Strength Training for Older Women

By Temma Ehrenfeld @temmaehrenfeld
May 02, 2023
Strength Training for Older Women

If you're a woman, strength training can help you avoid falls, manage blood sugar, build bones, stay cheerful, and reduce fat. Here's what you should know.

Studies generally show that strength training is a good way to prevent falls, boosting your flexibility and balance. Women have less muscle than men to begin with, and their muscles naturally weaken as they age. Inactive adults experience a 3-to-8 percent loss of muscle mass each decade, and their metabolism slows down, causing fat to accumulate.

Although walking, swimming, and other aerobic exercise uses your muscles, they don’t go far enough to fight that natural muscle loss. One large study found that 24 percent of women in their 60s become unhealthily weak. Once they reach their 80s, 43 to 60 percent of women have grown frail.

Strength training can also reduce the symptoms of arthritis, diabetes, osteoporosis, back pain, and depressionaccording to the Centers for Disease Control and Prevention (CDC).


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When people set out to lose weight, they think about changing what they eat and cutting down on calories, and some people increase their aerobic exercise. But again, building muscle is the missing piece for many dieters.

If you build your muscles, you will have an easier time both losing fat and keeping it off. Muscle consumes calories and raises your metabolic rate. In fact, strength training can provide up to a 15 percent increase in metabolic rate.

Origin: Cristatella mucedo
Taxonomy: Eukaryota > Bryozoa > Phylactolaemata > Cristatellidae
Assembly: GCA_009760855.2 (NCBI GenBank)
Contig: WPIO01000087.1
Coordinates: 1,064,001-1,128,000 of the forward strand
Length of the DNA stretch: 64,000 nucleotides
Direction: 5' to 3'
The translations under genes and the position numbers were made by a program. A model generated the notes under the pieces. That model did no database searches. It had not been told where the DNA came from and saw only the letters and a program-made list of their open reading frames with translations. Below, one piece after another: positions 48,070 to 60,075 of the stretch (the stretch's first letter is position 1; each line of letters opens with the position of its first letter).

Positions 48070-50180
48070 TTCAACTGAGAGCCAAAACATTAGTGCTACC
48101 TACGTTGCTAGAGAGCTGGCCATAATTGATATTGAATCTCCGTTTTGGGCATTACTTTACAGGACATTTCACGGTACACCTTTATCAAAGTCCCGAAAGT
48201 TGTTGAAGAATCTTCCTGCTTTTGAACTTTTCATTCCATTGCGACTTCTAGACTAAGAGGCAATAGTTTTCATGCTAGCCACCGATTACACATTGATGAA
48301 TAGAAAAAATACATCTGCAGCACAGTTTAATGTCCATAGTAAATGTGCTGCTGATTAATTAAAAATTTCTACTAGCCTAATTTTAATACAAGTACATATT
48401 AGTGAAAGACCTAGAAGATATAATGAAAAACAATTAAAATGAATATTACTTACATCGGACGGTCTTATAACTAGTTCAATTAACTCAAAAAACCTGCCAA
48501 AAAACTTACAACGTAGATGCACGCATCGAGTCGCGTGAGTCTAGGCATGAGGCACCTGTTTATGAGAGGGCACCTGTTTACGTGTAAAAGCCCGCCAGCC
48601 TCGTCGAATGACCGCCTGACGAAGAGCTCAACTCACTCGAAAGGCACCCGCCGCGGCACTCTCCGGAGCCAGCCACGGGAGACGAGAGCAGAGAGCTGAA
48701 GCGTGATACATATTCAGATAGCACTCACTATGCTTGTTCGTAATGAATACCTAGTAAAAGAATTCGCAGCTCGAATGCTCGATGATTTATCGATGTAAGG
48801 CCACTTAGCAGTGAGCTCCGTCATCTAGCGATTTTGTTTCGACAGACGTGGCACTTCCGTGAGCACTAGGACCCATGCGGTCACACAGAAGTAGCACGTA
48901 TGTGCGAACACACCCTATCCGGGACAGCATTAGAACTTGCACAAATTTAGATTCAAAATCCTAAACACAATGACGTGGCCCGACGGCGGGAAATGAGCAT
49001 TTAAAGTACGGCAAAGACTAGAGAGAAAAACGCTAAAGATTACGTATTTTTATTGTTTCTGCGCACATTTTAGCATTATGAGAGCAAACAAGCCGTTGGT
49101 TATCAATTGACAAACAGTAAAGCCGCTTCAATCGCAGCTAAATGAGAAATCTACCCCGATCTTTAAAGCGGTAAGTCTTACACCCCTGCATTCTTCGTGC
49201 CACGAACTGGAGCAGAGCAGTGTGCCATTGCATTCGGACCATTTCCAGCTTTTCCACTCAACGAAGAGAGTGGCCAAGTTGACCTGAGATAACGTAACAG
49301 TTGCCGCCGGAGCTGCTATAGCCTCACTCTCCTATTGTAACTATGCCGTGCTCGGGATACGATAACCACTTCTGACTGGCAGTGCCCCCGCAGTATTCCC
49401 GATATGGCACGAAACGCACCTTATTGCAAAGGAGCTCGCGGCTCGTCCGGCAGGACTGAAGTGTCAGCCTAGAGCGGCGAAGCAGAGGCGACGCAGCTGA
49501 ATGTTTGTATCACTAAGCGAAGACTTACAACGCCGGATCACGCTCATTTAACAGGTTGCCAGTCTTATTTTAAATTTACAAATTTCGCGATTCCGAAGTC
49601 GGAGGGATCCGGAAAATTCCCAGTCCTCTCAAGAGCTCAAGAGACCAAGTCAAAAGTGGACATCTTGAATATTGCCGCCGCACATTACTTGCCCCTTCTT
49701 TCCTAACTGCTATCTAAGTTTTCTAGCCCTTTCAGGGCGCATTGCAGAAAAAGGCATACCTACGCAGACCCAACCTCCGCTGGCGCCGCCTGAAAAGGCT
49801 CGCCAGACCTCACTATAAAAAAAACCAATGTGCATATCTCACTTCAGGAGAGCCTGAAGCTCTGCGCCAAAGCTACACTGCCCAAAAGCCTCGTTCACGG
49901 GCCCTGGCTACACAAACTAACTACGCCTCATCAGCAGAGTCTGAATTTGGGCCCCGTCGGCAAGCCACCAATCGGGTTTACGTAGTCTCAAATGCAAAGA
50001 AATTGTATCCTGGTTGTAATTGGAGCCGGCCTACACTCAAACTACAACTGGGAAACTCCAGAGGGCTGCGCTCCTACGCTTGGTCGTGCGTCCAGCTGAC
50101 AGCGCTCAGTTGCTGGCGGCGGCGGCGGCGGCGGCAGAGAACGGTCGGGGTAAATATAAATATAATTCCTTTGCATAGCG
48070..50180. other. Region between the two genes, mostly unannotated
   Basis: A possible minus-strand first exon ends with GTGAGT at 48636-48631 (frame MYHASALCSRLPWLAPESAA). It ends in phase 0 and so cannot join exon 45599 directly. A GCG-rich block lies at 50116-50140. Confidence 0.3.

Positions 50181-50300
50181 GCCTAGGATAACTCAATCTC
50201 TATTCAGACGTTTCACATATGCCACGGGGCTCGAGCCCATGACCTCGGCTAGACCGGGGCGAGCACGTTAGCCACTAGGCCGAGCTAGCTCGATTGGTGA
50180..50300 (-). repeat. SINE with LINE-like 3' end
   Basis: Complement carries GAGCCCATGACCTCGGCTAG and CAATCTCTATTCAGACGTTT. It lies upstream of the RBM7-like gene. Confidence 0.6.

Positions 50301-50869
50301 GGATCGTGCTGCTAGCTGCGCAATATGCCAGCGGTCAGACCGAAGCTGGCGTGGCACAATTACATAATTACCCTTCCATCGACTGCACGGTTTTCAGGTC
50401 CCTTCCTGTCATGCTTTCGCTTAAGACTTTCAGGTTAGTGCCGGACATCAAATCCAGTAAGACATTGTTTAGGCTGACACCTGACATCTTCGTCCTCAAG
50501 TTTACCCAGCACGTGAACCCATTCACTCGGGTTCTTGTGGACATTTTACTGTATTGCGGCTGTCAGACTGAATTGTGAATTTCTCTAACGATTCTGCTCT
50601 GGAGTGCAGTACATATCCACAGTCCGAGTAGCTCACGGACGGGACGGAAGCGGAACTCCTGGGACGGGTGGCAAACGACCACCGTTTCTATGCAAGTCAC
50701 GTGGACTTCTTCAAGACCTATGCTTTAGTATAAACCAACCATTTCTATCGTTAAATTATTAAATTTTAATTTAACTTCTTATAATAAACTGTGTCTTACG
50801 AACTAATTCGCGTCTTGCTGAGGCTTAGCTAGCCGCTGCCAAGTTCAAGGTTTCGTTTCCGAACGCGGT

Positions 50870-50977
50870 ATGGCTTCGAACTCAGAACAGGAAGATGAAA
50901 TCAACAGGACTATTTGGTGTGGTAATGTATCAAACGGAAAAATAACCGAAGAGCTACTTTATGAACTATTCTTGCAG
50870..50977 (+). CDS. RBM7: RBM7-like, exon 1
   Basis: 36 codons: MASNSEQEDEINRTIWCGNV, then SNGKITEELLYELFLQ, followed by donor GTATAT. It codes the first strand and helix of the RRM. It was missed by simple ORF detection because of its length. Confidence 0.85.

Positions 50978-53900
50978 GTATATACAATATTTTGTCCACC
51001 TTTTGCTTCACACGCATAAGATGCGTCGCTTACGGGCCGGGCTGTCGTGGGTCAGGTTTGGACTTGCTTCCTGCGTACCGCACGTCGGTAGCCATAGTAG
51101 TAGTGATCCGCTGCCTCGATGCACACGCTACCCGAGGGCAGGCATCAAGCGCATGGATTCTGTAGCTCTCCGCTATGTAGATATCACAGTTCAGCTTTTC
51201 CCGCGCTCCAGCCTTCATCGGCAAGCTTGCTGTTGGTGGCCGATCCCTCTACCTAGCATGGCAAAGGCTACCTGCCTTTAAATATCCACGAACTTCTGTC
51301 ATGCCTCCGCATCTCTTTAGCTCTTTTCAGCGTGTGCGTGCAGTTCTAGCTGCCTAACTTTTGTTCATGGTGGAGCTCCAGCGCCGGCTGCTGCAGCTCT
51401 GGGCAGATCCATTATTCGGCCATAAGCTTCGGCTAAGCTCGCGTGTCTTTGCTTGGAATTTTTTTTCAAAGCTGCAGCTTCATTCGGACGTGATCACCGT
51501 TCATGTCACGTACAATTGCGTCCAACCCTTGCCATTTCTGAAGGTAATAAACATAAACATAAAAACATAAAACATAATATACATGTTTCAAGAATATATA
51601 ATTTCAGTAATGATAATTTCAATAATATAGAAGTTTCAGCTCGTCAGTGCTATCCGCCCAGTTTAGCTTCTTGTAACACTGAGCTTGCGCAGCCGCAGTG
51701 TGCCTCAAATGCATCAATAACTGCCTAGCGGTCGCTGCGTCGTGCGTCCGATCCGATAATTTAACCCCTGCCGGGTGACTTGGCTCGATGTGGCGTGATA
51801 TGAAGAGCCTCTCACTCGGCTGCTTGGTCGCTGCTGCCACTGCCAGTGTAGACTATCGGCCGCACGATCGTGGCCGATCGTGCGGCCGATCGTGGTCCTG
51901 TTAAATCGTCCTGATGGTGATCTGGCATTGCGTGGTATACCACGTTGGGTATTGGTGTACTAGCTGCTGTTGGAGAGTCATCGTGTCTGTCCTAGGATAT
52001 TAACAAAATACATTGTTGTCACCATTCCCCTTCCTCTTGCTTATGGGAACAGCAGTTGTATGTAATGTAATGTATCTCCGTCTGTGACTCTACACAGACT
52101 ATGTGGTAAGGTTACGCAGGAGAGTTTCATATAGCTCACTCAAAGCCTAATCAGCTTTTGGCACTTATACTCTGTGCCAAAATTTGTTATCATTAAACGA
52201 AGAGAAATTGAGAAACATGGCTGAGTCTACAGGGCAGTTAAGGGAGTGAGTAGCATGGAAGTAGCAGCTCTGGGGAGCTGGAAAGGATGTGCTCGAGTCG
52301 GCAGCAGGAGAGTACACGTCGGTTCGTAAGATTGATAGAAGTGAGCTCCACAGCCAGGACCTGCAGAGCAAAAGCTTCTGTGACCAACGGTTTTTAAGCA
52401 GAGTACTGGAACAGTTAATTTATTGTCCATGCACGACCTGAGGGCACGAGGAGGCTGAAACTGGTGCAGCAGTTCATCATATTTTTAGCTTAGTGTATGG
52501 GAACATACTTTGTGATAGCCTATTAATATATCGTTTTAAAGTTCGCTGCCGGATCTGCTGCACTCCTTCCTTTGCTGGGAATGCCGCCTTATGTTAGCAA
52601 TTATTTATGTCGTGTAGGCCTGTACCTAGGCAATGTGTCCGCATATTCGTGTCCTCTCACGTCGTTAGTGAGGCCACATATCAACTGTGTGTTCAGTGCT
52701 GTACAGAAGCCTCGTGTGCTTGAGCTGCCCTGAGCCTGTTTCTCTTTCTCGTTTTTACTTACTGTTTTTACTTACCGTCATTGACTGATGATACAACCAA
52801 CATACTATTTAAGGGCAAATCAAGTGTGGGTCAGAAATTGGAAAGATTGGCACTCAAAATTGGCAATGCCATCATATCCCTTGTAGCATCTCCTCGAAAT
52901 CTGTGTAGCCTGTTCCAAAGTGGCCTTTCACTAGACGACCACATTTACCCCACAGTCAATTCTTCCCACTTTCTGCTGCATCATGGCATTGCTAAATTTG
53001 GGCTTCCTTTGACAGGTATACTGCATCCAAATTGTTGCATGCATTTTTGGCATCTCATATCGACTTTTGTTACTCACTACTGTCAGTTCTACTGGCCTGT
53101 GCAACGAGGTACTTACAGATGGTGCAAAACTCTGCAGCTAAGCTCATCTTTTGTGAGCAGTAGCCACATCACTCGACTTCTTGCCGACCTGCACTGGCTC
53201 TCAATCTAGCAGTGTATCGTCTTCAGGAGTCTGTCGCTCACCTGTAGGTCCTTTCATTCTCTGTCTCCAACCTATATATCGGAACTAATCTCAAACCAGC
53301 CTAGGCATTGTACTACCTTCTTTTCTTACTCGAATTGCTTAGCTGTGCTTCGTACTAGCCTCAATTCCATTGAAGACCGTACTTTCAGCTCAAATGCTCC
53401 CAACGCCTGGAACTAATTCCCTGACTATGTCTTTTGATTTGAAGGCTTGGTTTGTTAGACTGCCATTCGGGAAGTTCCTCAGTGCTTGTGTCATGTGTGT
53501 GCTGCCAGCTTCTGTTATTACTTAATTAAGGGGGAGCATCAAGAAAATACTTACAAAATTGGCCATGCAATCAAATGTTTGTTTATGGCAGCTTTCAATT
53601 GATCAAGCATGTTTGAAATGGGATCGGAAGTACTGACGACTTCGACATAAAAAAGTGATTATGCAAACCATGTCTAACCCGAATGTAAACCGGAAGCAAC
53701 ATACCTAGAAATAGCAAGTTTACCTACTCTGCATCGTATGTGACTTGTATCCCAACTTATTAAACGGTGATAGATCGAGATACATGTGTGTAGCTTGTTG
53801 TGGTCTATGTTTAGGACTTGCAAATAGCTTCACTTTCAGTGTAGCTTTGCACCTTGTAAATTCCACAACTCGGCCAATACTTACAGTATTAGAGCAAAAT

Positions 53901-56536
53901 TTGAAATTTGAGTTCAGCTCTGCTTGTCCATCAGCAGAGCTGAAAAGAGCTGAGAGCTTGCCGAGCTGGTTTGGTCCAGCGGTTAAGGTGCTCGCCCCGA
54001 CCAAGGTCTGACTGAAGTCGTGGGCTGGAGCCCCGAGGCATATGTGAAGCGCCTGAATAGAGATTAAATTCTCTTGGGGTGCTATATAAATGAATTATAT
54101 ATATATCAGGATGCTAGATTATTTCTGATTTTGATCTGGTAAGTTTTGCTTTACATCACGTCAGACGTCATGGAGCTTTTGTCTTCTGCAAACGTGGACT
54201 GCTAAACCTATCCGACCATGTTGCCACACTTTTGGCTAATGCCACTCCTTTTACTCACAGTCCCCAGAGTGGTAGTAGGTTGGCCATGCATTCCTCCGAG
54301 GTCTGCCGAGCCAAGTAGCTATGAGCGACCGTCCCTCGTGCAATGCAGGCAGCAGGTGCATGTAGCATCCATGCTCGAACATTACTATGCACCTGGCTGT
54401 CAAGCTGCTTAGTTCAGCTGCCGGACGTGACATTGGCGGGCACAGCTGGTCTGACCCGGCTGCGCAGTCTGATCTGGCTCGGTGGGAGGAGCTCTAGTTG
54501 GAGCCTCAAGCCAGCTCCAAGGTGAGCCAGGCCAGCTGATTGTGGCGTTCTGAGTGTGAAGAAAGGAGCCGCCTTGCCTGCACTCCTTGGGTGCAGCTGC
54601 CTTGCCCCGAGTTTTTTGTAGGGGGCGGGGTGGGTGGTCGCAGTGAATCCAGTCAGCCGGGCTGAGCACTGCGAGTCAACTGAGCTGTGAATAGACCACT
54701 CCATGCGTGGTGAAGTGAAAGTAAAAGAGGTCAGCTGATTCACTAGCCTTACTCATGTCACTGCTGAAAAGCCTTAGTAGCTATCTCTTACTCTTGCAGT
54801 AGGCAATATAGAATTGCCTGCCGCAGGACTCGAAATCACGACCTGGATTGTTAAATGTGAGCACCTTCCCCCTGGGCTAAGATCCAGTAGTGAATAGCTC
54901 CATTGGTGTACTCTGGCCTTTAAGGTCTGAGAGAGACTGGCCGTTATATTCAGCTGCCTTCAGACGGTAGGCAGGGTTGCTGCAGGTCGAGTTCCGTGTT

Building muscle will also help your body manage blood sugar and avoid or manage diabetes, while strengthening your bones. Bone strength is especially important for older women, helping to prevent falls.

Just 10 weeks of resistance training can make a difference, increasing your muscle, boosting your metabolism, and cutting as much as four pounds of fat. Strength training is also good for your heart: Leaner bodies have less risk of heart problems. 

The American Heart Association recommends both aerobic exercise and strength training to reduce your risk of heart disease and as therapy if you have had a heart attack or stroke.

Strength training is also good for your mood, especially if other illnesses are dragging you down. Feeling strong and meeting your goals boosts confidence, and the effort tends to improve sleep and reduce symptoms of insomnia.

Your body strength is within your power to change, when many other things may not be.  

program at Tufts University sponsored by the CDC can get you started with questions to score your strength and identify your goals, advice on how to find equipment, and a set of exercises for the first seven weeks.

You can begin without using weights, doing squatsbird dogs, and other strength-building moves. After a certain point, using weights, like kettle balls, will allow you to advance. Ask for a session with a trainer if you belong to a gym.

If you’ll be using home weights, you might pay for a private session to learn safe technique. One set of eight to 12 repetitions, working your muscles to the point of fatigue, is a reasonable goal for each muscle group.

Rest two days between workouts, and aim to exercise each muscle group at least two times per week. If you push and injure yourself, you’ll lose time, so take it slow.


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May 02, 2023

Reviewed By:  

Janet O’Dell, RN